South Africa’s health authorities disclosed a causal relationship between an individual’s death and Johnson & Johnson’s (J&J) (JNJ.N) COVID-19 vaccination on Thursday, the first time such a direct link has been established in the country.

The individual developed the uncommon neurological condition Guillain-Barre Syndrome shortly after receiving J&J’s vaccination, and was placed on a ventilator before dying, according to top scientists during a press conference.

Professor Hannelie Meyer said, “At the time of illness no other cause for the Guillain-Barre Syndrome (GBS) could be identified,”

For reasons of confidentiality, the person’s age and other personal information were not released.

Last July, US officials added a warning to a datasheet for J&J’s vaccine, stating that research indicated an elevated risk of GBS in the six weeks after immunization. It reported 100 early reports of GBS among vaccination recipients at the time, including 95 severe cases and one reported death. 

J&J did not react quickly to an emailed request for comment. The business said at the time of the U.S. warning that it was in negotiations with authorities, and that the incidence of reported instances of GBS among J&J vaccination recipients only slightly above the background rate.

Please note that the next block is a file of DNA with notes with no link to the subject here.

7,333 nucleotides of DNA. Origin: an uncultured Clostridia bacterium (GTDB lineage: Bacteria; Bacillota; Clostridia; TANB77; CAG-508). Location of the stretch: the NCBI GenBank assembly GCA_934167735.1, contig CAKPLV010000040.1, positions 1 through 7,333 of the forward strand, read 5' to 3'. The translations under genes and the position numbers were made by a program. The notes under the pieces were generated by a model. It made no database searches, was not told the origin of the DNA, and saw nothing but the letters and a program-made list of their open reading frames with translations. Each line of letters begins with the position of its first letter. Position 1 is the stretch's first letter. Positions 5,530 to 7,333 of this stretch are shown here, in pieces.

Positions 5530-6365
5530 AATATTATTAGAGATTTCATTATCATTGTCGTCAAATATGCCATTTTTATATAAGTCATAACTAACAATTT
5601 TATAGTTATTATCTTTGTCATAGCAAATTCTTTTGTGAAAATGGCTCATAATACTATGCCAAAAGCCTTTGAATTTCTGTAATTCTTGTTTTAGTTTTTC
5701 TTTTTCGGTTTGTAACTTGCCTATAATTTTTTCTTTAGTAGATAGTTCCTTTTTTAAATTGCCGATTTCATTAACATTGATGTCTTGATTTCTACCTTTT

GBS was included as a potential adverse effect of AstraZeneca’s COVID vaccine, which, like J&J’s, employs viral vector technology, by Europe’s drugs regulator last year. 

South Africa’s Health Minister Joe Phaahla said at a press conference on Thursday that as of mid-July, there had been slightly over 6,200 “adverse events” recorded to SAHPRA out of over 37 million COVID vaccination doses delivered in the country, equating to 0.017 percent.

According to Semete-Makokotlela, the regulator has reviewed roughly 160 fatalities since the COVID immunization deployment began but has yet to find a direct relationship to vaccination.

South Africa’s COVID immunization program has used J&J and Pfizer vaccines. The rollout began slowly owing to supply issues and long talks with pharmaceutical firms, but it has since been hampered by hesitation.

Approximately 46 percent of its 40 million adult population is now completely immunized.

Source: Reuters

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